Is this true? If you turned out to have homicidal tendencies or didn’t say a word the whole time or bad-mouthed Williams repeatedly, would it affect your chances of admission? Williams claims not. I am not so sure.

As David says, though, it does let applicants learn about Williams much more than they would if there was no interview option instead of merely a non-evaluative interview. It certainly makes Williams unique, so it’s probably a good idea.

#6 Comment By Chotch On February 15, 2006 @ 9:14 am

I think the early write program in its current form does make some difference. For me, I still did not know that much about Williams when I applied. When I received a very personal letter informing me of my acceptance, I began to look more into the school. I also believe I received an email from a senior who was in the major I had indicated on my application. Once I had found out more about the school I had decided that no matter who accepted me come March, I would be attending Williams. Had I found out the decision about Williams along with all of the others I doubt that I would be at Williams today because I would never have bothered to discover all of the great aspects of the college.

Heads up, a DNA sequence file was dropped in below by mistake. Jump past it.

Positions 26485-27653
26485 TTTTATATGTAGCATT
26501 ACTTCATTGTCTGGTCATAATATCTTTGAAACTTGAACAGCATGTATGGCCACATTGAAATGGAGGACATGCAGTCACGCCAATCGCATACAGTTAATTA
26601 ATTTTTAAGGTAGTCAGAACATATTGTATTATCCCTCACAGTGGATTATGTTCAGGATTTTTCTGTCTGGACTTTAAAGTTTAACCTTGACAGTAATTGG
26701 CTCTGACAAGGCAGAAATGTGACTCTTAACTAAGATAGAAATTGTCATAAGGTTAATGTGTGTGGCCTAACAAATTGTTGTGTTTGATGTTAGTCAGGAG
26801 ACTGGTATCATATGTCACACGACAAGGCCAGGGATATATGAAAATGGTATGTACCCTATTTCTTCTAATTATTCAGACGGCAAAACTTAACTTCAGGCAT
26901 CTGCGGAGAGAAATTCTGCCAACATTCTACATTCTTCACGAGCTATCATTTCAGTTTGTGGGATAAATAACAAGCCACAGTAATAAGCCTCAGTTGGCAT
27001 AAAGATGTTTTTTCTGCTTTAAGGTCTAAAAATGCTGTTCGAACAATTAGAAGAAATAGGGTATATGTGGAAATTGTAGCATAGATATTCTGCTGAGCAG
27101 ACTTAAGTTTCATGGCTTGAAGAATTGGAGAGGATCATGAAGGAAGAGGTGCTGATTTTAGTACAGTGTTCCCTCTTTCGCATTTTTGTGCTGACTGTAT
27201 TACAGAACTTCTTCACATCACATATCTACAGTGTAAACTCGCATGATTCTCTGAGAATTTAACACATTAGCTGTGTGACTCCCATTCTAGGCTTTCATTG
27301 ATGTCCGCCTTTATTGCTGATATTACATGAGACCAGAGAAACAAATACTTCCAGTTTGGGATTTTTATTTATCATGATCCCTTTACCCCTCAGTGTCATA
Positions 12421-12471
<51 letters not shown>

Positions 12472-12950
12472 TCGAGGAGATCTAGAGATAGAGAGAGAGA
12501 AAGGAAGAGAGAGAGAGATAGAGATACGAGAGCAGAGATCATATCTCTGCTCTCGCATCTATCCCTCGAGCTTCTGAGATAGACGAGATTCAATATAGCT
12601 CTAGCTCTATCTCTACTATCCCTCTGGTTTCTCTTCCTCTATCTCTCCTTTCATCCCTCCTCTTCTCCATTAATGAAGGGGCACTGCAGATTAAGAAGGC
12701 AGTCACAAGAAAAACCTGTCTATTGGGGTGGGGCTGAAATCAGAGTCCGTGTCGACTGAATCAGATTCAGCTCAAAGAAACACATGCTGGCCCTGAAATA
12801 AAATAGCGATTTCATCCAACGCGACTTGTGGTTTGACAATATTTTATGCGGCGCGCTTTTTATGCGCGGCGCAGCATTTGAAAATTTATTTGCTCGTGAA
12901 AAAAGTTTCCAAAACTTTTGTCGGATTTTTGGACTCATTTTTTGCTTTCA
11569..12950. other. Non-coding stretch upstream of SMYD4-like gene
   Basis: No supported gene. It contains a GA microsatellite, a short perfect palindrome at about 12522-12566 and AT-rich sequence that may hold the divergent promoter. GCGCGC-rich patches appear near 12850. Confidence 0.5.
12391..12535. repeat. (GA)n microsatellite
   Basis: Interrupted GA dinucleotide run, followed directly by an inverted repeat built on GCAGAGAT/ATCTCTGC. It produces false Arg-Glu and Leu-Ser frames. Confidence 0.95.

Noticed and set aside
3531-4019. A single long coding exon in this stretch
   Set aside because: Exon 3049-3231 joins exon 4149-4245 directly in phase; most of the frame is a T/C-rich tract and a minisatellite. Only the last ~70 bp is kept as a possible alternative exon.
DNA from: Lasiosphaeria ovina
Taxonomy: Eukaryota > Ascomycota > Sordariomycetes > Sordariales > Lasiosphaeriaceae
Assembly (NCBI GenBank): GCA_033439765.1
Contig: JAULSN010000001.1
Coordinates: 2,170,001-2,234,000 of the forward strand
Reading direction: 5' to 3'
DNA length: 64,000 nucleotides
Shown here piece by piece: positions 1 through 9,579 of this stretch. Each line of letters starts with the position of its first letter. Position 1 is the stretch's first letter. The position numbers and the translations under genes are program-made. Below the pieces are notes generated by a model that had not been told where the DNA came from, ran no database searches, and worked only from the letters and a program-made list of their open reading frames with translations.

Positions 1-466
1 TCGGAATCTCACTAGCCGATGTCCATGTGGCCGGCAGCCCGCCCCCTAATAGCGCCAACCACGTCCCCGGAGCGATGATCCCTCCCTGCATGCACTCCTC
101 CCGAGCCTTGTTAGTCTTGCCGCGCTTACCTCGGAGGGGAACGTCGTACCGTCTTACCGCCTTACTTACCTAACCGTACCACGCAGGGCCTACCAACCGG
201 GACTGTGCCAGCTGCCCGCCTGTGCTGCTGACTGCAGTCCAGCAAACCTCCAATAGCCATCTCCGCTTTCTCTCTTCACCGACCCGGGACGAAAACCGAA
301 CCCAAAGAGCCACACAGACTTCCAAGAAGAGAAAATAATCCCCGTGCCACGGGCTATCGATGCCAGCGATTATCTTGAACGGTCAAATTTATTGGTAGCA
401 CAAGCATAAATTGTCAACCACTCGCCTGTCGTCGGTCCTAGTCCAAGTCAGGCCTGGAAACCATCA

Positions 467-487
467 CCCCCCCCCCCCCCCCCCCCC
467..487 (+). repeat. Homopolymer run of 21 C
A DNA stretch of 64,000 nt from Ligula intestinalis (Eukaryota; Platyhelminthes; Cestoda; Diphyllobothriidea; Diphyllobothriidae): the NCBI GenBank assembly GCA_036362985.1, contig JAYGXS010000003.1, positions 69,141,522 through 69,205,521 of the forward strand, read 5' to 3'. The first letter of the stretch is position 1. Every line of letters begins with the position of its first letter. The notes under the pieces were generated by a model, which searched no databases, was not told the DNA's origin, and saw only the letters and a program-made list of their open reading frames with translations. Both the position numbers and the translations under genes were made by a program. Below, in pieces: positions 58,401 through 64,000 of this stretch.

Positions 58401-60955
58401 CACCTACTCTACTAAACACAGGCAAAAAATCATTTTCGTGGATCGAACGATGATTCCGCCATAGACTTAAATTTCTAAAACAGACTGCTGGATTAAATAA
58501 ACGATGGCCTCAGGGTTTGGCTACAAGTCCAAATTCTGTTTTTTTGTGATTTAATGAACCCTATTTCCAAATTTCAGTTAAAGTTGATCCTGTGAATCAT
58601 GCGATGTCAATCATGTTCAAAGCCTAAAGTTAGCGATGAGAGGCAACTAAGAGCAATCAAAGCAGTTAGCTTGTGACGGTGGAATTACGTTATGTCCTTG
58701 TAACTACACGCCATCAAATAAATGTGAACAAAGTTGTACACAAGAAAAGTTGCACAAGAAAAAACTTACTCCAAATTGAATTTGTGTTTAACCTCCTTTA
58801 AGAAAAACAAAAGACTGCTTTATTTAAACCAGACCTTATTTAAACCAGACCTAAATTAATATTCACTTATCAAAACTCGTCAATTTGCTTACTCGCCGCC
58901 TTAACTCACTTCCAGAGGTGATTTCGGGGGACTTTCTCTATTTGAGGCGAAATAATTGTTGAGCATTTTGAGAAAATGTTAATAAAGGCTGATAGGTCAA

As to alumni contacting students, I think that would be a fine option for some people. I am sure some students would like to speak directly to someone about what separates Williams from Harvard. The best way to explain something like the entry is through a discussion of one’s experiences in it, though even this does not often convey the importance of the entry adequately.

#7 Comment By Jared ’96 On February 15, 2006 @ 12:51 pm

Back in 1993 I received an early write from Williams (mid-February, I think) and while it didn’t cause me to choose Williams over Harvard (Harvard’s rejection letter did a fine job of that!), it certainly helped me choose Williams over Amherst.